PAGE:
California Medical Association mulls hiking smoking age to 21

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LOS ANGELES -- Members of the California Medical Association want the state to raise the smoking age from 18 to 21 -- the highest in the nation.

The association, which represents 35,000 doctors, is expected to vote on the proposal by Tuesday during its annual session, which draws 400-plus delegates to Anaheim.

If passed, the resolution would direct the association's lobbyists to support legislation that would raise the legal age for buying, possessing or receiving tobacco products. No such legislation is pending.

Such a bill would also make it illegal to sell cigarettes to those younger than 21.

"This is hopefully a proposal that might discourage and make it more difficult to purchase tobacco products, especially among older teen-agers and college-age kids," said Dr. Leonard Klay, a Santa Rosa obstetrician and gynecologist who plans to introduce the proposal on Saturday.

All 50 states set a minimum age of at least 18 to buy tobacco products following a 1992 directive from Congress. In three other states, Alabama, Alaska and Utah, the legal age is 19.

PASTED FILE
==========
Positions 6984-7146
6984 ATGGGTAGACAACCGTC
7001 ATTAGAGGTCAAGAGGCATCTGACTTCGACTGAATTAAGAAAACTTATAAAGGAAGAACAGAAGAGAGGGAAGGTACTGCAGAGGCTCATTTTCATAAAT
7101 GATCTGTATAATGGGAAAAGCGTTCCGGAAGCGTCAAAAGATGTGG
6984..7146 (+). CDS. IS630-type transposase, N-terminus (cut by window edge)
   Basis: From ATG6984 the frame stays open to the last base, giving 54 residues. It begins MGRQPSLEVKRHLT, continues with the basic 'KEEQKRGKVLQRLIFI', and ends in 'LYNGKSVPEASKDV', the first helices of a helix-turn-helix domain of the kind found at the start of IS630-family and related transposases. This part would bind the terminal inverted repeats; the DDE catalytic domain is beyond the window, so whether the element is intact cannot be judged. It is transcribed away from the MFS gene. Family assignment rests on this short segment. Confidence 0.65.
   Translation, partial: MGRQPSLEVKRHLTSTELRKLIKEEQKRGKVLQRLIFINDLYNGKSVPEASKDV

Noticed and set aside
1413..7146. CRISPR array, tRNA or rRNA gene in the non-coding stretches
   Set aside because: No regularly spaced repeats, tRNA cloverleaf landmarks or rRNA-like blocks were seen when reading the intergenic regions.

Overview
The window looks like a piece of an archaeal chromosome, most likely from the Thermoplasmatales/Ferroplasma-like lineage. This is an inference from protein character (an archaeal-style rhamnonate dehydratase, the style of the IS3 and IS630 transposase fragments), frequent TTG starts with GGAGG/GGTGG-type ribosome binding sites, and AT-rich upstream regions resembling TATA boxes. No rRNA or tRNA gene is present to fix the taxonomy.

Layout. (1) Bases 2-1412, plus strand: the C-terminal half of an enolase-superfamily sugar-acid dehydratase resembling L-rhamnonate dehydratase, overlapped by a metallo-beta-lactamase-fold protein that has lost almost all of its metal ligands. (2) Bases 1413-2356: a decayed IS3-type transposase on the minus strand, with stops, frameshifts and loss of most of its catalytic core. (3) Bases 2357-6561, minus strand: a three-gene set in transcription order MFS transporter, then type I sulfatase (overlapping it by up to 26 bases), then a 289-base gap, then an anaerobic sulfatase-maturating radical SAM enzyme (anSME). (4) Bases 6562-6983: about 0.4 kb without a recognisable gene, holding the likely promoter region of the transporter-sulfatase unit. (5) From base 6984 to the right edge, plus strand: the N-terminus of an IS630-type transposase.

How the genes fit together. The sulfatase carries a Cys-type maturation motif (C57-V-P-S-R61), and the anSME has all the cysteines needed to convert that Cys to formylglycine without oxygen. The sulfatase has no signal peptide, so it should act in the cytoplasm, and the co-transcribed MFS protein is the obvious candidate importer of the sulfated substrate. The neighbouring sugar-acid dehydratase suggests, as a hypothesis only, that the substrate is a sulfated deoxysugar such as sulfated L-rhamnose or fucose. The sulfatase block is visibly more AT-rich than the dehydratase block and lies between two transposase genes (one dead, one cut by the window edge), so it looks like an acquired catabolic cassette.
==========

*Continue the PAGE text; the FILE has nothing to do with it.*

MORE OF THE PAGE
Passage of the resolution is not assured: Klay said physicians within the district he represents, which stretches from Marin County to the Oregon state line, split nearly 50-50 on the issue before forwarding it to the association for debate and a vote.

The American Lung Association, which estimates 90 percent of all smokers pick up the habit before the age of 21, favors enforcing current laws rather than raising the age limit.

That sentiment was echoed by at least one tobacco company.

"What's far more important, and certainly we can agree, is kids should not be smoking and we very actively support enforcement of existing laws to keep tobacco out of the hands of minors," said Tom Ryan, a spokesman for Philip Morris USA.


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